• Skillers (with at least level 20 combat) sometimes go on PvP worlds to enjoy the lack of competition at non-PK activities such as woodcutting or mining. For players who train on monsters on PvP worlds, an extremely useful way to avoid PKers is to check their message box. If they are currently fighting any NPC and it is NOT multiway combat, they always receive the message "I'm already under attack." when attacked by another player, after which the player will stop attacking the monster. This message usually happens several seconds before the opponent actually hits the player so this would be a good time to run or teleport. Nevertheless, it is still not recommended to train non-combat skills as there is a high chance of death.
  • Players attempting to escape into a safe area (such as a bank) should be advised to turn auto retaliate off. This is because the attacker may run into a dangerous area, causing the player to retaliate, resetting the timer.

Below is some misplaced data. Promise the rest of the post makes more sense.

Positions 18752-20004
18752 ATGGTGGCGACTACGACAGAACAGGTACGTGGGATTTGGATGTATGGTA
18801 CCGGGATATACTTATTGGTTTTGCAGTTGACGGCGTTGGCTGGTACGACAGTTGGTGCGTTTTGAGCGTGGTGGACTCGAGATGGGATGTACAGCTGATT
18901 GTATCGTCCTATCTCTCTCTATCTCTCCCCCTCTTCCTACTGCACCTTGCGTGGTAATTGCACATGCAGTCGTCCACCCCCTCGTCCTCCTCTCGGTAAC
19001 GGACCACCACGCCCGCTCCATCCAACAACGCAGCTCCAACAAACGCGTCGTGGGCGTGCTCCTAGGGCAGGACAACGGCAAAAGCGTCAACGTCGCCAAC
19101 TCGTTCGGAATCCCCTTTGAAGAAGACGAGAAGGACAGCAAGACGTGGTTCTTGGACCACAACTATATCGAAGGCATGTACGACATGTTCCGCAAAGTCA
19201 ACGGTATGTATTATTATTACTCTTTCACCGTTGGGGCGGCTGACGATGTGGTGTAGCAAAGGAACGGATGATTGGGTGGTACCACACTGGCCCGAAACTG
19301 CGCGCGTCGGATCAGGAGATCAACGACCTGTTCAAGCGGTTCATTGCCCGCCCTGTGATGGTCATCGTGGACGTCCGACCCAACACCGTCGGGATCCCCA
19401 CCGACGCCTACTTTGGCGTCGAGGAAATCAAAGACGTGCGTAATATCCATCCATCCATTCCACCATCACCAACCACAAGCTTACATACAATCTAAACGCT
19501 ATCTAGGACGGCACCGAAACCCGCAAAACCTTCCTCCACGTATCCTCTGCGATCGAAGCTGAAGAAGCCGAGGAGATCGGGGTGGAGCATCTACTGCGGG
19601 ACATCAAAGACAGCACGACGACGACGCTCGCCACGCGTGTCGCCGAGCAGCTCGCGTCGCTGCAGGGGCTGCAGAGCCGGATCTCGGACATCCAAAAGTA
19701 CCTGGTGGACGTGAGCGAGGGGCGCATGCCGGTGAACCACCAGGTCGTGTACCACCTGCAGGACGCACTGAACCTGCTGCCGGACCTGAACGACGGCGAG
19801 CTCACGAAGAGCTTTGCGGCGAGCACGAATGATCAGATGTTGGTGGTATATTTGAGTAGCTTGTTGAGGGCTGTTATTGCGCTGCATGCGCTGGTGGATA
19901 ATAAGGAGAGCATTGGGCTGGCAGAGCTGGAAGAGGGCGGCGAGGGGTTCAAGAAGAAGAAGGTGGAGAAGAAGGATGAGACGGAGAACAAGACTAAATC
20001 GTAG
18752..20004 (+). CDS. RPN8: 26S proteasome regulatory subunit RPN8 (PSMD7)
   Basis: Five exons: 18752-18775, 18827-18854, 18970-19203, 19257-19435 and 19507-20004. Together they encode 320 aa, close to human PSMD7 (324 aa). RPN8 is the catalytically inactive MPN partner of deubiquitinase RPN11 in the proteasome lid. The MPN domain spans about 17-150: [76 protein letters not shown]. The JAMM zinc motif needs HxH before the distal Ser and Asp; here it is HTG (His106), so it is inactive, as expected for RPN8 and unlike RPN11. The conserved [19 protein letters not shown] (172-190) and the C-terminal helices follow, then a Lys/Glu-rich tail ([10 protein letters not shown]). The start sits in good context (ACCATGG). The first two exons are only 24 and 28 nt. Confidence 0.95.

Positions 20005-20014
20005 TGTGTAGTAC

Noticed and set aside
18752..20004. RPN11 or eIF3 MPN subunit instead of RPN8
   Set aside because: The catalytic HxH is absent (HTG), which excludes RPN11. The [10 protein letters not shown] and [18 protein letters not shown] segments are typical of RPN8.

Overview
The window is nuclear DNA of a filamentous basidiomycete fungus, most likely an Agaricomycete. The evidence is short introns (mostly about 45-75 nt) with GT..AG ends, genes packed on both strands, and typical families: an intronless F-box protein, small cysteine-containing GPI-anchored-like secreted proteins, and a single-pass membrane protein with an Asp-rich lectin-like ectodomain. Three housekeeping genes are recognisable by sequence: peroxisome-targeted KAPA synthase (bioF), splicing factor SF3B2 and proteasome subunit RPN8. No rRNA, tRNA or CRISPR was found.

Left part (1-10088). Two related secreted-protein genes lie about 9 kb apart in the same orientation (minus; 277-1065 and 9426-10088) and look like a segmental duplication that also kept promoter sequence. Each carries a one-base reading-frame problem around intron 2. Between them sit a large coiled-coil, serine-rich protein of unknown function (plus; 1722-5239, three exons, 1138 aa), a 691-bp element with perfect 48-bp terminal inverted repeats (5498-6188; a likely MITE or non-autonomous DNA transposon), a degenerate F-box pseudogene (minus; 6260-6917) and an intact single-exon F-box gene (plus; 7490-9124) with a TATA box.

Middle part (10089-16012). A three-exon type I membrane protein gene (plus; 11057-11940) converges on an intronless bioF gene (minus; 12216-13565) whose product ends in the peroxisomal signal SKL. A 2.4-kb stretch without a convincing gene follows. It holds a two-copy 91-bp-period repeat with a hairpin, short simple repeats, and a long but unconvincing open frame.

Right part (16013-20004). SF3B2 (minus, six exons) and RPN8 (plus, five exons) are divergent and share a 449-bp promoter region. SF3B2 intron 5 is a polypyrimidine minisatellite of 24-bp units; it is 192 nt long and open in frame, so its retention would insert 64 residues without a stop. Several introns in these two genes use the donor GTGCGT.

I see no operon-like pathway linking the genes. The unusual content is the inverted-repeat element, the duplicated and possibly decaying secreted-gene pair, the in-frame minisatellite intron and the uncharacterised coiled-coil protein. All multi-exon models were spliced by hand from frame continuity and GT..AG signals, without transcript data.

• Guilds are another area to use as a safe spot, yet this is not always guaranteed because the opponent may have the correct stats or Quest Points to enter the guild and thus will be able kill the player. However, it is highly unlikely that the players are wearing chef's hats or brown aprons, so the Cooking Guild is relatively safe for non-members (it isn't as safe for members because doing the medium difficulty Varrock Tasks allows entry to the guild without a chef's hat). The Black Arm Gang hideout and Phoenix Gang Hideout are ideal safe spots to escape from players who haven't joined the gangs, though this is rarely used. Carrying certain keys such as the weapon store key can also be an effective way of escaping players. Another rarely used tactic is wearing a bronze medium helm and iron chainbody which will allow the player to enter the Black Knight's Fortress. In Port Sarim, a white apron can be worn to enter Wydin's Food Store to seek safety and heal by taking unlimited bananas from the crate to recover. The drawback is that the pursuing player can get a white apron from the fishing store a little bit further north, although this is unlikely because one can easily escape whilst the other player is attempting to get their own white apron.